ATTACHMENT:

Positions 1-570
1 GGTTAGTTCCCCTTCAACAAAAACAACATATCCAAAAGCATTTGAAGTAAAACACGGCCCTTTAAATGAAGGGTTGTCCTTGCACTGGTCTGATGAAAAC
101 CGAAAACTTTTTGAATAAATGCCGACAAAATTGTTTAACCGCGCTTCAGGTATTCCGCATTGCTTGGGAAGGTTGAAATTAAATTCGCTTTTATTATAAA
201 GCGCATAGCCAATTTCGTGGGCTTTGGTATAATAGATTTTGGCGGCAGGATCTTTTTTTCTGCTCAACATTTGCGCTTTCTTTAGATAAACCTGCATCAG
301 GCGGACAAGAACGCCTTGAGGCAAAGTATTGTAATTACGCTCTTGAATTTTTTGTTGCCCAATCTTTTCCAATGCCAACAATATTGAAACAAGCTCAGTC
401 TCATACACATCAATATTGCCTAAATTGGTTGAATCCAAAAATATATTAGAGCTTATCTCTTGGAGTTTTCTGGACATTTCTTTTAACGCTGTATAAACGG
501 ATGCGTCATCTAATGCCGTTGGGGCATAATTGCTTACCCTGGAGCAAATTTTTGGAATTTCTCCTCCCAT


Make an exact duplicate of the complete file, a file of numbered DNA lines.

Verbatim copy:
Positions 1-570
1 GGTTAGTTCCCCTTCAACAAAAACAACATATCCAAAAGCATTTGAAGTAAAACACGGCCCTTTAAATGAAGGGTTGTCCTTGCACTGGTCTGATGAAAAC
101 CGAAAACTTTTTGAATAAATGCCGACAAAATTGTTTAACCGCGCTTCAGGTATTCCGCATTGCTTGGGAAGGTTGAAATTAAATTCGCTTTTATTATAAA
201 GCGCATAGCCAATTTCGTGGGCTTTGGTATAATAGATTTTGGCGGCAGGATCTTTTTTTCTGCTCAACATTTGCGCTTTCTTTAGATAAACCTGCATCAG
301 GCGGACAAGAACGCCTTGAGGCAAAGTATTGTAATTACGCTCTTGAATTTTTTGTTGCCCAATCTTTTCCAATGCCAACAATATTGAAACAAGCTCAGTC
401 TCATACACATCAATATTGCCTAAATTGGTTGAATCCAAAAATATATTAGAGCTTATCTCTTGGAGTTTTCTGGACATTTCTTTTAACGCTGTATAAACGG
501 ATGCGTCATCTAATGCCGTTGGGGCATAATTGCTTACCCTGGAGCAAATTTTTGGAATTTCTCCTCCCAT